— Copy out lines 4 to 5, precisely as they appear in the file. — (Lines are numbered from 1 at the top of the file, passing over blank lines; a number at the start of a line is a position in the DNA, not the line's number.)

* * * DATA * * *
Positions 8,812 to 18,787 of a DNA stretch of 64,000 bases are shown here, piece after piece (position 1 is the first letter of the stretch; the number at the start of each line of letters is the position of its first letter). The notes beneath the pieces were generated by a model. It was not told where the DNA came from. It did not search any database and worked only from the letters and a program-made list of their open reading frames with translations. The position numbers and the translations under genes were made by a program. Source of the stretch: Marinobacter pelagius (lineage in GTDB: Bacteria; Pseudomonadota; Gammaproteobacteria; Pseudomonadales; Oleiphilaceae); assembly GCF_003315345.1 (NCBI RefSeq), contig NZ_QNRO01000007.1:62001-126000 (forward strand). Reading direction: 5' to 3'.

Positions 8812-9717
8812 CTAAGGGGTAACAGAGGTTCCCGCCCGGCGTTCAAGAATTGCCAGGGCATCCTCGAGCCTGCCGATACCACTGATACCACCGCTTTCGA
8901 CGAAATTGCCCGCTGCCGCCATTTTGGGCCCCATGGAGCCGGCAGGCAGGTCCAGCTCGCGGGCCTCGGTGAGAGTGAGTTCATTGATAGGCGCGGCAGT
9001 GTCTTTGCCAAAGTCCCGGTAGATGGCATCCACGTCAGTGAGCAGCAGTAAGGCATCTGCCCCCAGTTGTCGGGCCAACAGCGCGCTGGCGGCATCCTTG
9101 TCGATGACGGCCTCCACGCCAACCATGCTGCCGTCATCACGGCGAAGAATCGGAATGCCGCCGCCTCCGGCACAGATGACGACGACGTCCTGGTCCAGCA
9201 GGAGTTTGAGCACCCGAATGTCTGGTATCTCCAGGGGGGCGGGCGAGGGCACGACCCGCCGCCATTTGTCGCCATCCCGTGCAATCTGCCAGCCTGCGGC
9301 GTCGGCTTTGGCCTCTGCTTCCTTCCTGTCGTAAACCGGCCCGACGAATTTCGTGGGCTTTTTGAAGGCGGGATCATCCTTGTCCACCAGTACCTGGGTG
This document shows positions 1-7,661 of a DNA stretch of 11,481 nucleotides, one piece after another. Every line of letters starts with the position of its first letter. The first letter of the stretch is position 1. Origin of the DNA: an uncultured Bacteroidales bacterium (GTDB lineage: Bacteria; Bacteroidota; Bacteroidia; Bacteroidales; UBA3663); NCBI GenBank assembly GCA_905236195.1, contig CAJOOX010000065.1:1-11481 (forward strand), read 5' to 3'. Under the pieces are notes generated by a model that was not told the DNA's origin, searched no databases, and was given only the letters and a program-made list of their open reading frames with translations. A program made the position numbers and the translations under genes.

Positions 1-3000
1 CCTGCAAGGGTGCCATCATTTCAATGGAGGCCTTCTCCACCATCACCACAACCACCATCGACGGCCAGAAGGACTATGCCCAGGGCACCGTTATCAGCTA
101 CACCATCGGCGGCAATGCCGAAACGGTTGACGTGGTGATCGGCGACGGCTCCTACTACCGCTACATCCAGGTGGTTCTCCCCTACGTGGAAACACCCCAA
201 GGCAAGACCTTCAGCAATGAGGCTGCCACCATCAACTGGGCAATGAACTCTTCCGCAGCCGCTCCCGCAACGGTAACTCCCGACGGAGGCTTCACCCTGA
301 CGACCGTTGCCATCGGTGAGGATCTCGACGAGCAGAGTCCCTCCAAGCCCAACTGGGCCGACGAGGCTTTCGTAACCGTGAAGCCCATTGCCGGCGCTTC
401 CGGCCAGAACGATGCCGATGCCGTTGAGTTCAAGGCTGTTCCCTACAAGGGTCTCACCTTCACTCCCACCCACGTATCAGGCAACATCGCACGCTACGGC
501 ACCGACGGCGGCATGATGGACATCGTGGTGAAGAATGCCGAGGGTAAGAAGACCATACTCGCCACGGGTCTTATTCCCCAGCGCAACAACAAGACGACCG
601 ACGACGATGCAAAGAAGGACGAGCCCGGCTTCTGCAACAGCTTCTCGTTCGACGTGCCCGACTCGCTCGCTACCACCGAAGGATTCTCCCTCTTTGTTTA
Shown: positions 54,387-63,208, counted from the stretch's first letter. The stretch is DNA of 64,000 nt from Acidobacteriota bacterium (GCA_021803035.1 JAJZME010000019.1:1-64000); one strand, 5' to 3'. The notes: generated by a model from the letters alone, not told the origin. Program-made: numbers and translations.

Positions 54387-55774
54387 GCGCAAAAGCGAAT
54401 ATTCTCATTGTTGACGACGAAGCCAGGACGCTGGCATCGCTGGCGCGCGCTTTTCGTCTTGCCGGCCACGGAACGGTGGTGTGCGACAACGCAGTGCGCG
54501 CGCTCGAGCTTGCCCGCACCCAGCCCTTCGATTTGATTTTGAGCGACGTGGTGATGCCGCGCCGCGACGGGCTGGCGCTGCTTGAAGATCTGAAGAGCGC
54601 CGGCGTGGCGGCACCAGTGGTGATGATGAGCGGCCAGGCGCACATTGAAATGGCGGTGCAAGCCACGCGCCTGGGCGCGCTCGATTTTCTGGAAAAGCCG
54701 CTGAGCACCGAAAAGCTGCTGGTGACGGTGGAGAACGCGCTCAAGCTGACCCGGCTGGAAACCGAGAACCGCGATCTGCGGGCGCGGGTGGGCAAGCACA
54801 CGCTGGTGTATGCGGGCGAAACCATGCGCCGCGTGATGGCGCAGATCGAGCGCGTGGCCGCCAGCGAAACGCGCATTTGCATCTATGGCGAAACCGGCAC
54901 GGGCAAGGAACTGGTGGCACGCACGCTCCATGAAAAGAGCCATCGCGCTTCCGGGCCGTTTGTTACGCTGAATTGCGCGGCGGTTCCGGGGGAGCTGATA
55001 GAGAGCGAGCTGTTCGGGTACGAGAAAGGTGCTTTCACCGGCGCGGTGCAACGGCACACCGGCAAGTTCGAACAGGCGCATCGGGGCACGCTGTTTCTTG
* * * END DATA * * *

8901 CGAAATTGCCCGCTGCCGCCATTTTGGGCCCCATGGAGCCGGCAGGCAGGTCCAGCTCGCGGGCCTCGGTGAGAGTGAGTTCATTGATAGGCGCGGCAGT
9001 GTCTTTGCCAAAGTCCCGGTAGATGGCATCCACGTCAGTGAGCAGCAGTAAGGCATCTGCCCCCAGTTGTCGGGCCAACAGCGCGCTGGCGGCATCCTTG